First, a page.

Random Links, toys and free location data

Over the last day I have learned about some (more) interesting things out there – here are some to share with you:

Exporting your cars information to the mobile phone

In our user interface engineering class one of the tasks in the exercise is to create a concept design for providing information from the car on the mobile phone (e.g. millage, amount a fuel in the car, next service date, alram status, etc). The first part is to assess what information could be made accessible and what value it would create for the user. 
Today I came across a device (Tyredog TD-1000A) that is concerned with a one sub-part of this scenario: checking your pressure in the tires of the car. It is a simple sensor system, screwed on to each of the tires, connected to a wireless receiver. There is also a version that includes features for the car alarm (Tyredog TD-3000A).
Another group is looking yet again into the domain of  restaurant finders or more general night life. Apropos restaurant finders, Saturday night we got out of the subway onto union square and discussed where to go for dinner (an we probably looked disoriented). A local lady stoped and recommended the Union Square Café – and it was just great… sometimes just talking to someone in the street may provide you with an excellent alternative to technologies 😉 Perhaps the students find a solution that can reflect personal recommendations well…

GPS monitoring for car insurance

In my talk at ISUVR2008 I referred to an example where an insurance is monitor driving behavior and makes a tariff according to this. Some people asked me for more details and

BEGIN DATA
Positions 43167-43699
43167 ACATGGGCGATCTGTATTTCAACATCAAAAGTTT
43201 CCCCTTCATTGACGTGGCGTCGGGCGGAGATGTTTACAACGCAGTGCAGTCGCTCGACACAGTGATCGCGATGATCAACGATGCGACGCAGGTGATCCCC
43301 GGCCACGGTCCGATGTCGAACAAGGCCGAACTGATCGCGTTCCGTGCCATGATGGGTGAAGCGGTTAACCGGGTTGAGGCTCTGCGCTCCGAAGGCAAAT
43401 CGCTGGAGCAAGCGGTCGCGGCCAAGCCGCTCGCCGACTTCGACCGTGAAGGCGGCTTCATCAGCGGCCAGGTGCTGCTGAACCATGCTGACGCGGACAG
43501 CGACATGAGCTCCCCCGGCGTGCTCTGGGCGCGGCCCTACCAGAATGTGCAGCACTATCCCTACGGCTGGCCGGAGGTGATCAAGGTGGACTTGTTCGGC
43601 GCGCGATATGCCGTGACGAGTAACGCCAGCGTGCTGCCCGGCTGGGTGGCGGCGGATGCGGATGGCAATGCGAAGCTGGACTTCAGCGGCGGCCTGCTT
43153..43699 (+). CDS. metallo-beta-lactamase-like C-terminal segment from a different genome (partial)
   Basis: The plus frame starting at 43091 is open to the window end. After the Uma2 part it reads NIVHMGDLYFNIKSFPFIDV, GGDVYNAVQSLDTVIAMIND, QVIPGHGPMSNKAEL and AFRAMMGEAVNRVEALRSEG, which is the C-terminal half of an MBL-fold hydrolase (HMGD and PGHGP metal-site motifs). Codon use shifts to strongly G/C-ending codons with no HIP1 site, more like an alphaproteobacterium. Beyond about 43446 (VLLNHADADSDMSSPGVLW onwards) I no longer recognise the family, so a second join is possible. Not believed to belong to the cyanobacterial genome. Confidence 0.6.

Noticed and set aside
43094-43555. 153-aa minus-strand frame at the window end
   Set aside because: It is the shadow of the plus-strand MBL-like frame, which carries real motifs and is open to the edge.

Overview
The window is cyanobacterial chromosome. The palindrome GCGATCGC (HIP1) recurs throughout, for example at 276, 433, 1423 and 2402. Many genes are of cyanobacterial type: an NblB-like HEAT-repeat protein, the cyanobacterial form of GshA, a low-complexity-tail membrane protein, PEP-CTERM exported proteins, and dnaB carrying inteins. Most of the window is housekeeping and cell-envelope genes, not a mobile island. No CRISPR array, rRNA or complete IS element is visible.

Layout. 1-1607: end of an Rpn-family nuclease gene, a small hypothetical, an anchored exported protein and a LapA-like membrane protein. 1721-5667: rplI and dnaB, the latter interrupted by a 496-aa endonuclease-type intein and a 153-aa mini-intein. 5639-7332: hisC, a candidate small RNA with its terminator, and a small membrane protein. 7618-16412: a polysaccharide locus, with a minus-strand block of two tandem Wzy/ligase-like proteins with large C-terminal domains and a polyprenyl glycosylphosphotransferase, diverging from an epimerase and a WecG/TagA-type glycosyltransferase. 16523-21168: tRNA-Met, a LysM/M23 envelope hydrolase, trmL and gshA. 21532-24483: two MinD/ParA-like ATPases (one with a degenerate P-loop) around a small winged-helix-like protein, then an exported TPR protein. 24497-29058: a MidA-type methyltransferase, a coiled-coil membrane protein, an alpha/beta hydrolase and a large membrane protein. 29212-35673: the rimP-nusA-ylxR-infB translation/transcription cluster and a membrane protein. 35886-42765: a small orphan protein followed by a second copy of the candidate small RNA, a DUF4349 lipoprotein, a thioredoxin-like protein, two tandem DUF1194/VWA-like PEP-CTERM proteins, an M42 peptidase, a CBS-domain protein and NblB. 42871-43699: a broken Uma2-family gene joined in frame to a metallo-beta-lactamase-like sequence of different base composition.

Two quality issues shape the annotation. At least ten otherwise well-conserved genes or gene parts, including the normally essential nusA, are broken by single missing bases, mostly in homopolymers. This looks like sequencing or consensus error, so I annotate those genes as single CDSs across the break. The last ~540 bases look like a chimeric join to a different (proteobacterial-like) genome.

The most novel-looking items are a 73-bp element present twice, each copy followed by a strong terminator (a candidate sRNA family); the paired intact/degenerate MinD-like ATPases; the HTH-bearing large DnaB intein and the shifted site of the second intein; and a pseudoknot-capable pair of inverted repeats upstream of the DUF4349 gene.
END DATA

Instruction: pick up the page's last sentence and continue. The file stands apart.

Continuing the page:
references, here they are…

My example was based on the pilot announced from the German insurance WGV. They planned to run a pilot with 1500 people using a GPS based monitoring devices. The box is mounted in the car and compares the current speed with the allowed speed limit and warns to reduce speed (if over the limit). If the driver is more than 12 times per year over the speed limit (basically ignoring the warning) he does not get the reduced rate. (see http://www.wgv-online.de/docs/youngandsafe.pdf – in German only). In the announcement it said they will run the pilot to 2009…

There are different ideas how to take GPS driving monitoring beyond the lab, e.g. in 2007 Royal & SunAlliance announced a GPS-based eco car insurance and the AIG a Teen GPS Program – targeted at parents.

Looking at different comments (on news pages and in blogs) it seems that people’s opinions are very split…

Integration of Location into Photos, Tangible Interaction

Recently I came across a device that tracks the GPS position and has additionally a card reader (http://photofinder.atpinc.com/). If you plug in a card with photos it will integrate location data into the jpgs using time as common reference.

It is a further interesting example where software moves away from the generic computer/PC (where such programs that use a GPS track an combine it with photos are available, e.g. GPS photo linker) into a appliance and hence the usage complexity (on principle, did not try it out so far this specific device so far) can be massively reduced and the usability can be increased. See the simple analysis: